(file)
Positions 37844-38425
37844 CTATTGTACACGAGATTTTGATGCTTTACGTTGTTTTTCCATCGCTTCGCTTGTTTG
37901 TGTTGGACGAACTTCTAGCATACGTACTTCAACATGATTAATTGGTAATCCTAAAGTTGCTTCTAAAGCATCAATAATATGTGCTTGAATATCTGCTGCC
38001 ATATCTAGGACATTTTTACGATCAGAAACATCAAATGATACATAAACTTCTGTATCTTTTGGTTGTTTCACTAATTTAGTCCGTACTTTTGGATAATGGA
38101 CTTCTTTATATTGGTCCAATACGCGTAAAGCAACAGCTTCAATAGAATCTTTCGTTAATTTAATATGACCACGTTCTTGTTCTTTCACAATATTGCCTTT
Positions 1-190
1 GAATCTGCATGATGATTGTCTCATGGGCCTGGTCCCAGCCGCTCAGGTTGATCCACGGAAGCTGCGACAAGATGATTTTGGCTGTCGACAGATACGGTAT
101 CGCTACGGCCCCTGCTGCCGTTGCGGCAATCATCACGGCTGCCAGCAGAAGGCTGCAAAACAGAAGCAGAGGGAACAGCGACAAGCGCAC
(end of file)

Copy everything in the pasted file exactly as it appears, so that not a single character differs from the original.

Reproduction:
Positions 37844-38425
37844 CTATTGTACACGAGATTTTGATGCTTTACGTTGTTTTTCCATCGCTTCGCTTGTTTG
37901 TGTTGGACGAACTTCTAGCATACGTACTTCAACATGATTAATTGGTAATCCTAAAGTTGCTTCTAAAGCATCAATAATATGTGCTTGAATATCTGCTGCC
38001 ATATCTAGGACATTTTTACGATCAGAAACATCAAATGATACATAAACTTCTGTATCTTTTGGTTGTTTCACTAATTTAGTCCGTACTTTTGGATAATGGA
38101 CTTCTTTATATTGGTCCAATACGCGTAAAGCAACAGCTTCAATAGAATCTTTCGTTAATTTAATATGACCACGTTCTTGTTCTTTCACAATATTGCCTTT
Positions 1-190
1 GAATCTGCATGATGATTGTCTCATGGGCCTGGTCCCAGCCGCTCAGGTTGATCCACGGAAGCTGCGACAAGATGATTTTGGCTGTCGACAGATACGGTAT
101 CGCTACGGCCCCTGCTGCCGTTGCGGCAATCATCACGGCTGCCAGCAGAAGGCTGCAAAACAGAAGCAGAGGGAACAGCGACAAGCGCAC